Multi-source, multi-zone audio systems are excellent if your house is big and only a few people use them. However, since many systems only have one iPod input, one satellite radio input, etc., things can get tricky if several individuals attempt to use the system. These systems allow you to play numerous zones from a single input, but you must use that input to listen to the same iTunes library, radio station, etc. Consider including more than one of the most used inputs if many people are using the system simultaneously.
What to Consider when Planning a Whole House Audio System
Upon considering the elements above, the next step is planning your whole-house audio systems. This involves identifying the specific rooms that will accommodate a home theater setup, determining the anticipated quantity of speakers in each room, assessing whether keypads, volume controls, or wall plates are necessary for room functionality, and making a decision regarding whether these rooms will operate independently or as part of a comprehensive whole-house system.
Speaker wire connections typically involve linking either from the main unit to the volume controls or from the volume controls to the speakers. It is critical to note that the length of the speaker cables should remain constant unless they are being routed through a speaker selector. Therefore, irrespective of factors like volume controls, the number of speakers being used necessitates an equivalent number of speaker cables leading back to the master unit or speaker selector.
Brackets and Boxes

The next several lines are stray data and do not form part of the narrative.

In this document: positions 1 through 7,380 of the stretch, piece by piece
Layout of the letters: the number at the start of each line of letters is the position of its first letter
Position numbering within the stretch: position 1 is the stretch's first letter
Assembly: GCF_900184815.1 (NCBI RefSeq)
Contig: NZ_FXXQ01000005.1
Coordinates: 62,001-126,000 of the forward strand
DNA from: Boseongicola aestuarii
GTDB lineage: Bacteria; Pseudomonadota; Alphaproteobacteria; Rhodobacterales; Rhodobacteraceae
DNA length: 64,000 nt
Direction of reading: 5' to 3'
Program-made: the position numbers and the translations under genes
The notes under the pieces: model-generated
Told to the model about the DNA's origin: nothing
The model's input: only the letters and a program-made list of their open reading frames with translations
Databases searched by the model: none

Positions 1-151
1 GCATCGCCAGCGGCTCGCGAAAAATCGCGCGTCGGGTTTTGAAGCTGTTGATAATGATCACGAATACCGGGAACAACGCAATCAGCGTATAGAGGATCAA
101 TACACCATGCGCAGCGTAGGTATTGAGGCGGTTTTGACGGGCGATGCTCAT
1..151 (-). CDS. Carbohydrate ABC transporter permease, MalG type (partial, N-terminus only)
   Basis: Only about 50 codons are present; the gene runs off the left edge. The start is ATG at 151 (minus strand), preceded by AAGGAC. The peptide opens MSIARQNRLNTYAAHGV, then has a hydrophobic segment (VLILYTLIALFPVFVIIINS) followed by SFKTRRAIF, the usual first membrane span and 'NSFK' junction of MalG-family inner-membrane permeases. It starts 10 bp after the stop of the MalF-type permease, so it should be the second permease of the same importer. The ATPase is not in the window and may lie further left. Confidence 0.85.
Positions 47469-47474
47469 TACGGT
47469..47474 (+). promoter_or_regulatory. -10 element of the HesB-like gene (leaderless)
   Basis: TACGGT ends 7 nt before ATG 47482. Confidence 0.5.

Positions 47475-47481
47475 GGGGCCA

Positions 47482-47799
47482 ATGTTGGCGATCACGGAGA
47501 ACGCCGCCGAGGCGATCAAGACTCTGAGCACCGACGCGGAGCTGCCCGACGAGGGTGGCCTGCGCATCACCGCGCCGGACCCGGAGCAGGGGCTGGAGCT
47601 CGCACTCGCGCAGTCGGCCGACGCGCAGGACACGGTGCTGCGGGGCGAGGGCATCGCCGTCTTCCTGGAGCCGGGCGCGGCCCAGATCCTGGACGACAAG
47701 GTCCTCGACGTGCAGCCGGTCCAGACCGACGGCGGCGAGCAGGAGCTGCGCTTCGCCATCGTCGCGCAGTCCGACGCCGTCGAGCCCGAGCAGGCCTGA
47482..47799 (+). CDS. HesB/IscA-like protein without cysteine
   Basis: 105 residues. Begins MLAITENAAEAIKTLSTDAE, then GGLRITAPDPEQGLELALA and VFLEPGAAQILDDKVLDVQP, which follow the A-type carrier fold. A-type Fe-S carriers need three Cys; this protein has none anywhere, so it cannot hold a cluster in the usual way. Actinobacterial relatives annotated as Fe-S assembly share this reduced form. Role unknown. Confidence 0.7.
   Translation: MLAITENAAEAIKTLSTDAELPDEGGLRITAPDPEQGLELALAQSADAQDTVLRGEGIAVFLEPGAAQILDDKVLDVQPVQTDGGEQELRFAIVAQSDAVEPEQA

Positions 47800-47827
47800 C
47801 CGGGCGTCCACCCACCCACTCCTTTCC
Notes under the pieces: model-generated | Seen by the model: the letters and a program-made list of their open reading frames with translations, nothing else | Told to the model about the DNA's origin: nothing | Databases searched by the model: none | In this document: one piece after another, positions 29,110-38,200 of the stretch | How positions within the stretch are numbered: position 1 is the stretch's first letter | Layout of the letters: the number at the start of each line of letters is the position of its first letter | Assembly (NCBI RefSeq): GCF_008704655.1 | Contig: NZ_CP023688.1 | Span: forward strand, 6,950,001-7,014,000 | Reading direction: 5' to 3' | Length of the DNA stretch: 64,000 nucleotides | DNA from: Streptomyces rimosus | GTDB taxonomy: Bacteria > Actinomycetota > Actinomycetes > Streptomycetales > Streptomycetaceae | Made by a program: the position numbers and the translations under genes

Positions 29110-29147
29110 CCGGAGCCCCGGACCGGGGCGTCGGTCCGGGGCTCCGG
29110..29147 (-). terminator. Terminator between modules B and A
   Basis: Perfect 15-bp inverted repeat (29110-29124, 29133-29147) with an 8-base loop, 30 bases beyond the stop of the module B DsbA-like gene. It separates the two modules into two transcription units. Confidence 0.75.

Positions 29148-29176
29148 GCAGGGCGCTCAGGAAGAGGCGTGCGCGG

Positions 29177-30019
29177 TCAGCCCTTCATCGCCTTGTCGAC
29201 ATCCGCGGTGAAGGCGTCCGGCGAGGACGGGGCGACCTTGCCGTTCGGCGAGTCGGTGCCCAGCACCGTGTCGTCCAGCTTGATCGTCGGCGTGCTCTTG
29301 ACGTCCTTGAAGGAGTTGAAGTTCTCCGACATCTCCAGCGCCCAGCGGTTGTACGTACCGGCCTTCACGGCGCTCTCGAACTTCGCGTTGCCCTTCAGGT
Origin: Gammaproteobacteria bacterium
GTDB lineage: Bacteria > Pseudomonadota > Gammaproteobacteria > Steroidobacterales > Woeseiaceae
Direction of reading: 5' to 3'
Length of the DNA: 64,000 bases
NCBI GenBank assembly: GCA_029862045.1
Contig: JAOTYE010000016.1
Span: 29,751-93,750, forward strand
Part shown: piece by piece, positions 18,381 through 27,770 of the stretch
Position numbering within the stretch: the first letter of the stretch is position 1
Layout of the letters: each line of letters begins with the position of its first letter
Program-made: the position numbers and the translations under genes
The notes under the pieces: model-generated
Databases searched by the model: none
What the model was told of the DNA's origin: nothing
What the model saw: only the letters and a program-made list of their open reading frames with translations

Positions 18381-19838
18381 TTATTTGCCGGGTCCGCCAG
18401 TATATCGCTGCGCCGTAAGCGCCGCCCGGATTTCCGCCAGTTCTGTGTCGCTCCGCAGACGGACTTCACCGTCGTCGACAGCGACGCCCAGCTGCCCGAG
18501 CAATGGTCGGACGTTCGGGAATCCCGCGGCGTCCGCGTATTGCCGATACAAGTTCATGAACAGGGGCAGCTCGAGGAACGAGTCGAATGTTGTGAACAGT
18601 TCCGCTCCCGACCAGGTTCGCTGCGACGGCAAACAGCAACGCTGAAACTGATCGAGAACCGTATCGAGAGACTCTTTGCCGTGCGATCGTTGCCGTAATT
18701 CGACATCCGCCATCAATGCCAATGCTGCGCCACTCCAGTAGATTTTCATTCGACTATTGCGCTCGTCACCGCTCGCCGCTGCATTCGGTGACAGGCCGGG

The inclusion of gang boxes is imperative when installing volume controls, keypads, and wall plates. The size of the gang box required is determined by the dimensions of the device being installed. While most keypads and volume controls typically require a single-gang box, curtain wall plates may necessitate a double-gang box or even a triple-gang box, depending on their specifications.
Additionally, mounting brackets are accessible for installation before construction. These brackets are optional for most residential setups, but they could be required if the wall or ceiling material cannot hold the speaker’s weight. The use of pre-construction brackets may be considered in some drop ceiling installations. Brackets on big projects may indicate the speaker’s position before construction.
Setting Up In-Ceiling/In-Wall Speakers
When installing in-ceiling or in-wall speakers, it is worth noting that all these speakers come equipped with convenient dog ears that facilitate quick installation by securely latching to the walls. To ensure proper installation, use the provided template to determine the appropriate cut-out size, remove the speaker grill, connect the speaker wires, carefully insert the speaker into the designated cut-hole with the dog ears facing outward, securely fasten the front screws, and finally, reattach the speaker grill.
In terms of connecting speaker wires, it is important to recognize that these wires do not have individual labels. The key lies in guaranteeing a matching connection from one end to the other. For illustration, if the left positive wire is attached to the red terminal on one end, it must be linked to the red terminal on the other end. In most circumstances, determining the proper connection for red and black wires is fairly clear.
However, identifying the white or green wires within a 4-conductor wire, which is used for two positive and two negative connections, can be slightly more challenging. The safest approach is to compare the connection on one end with the corresponding connection on the other end by visual inspection.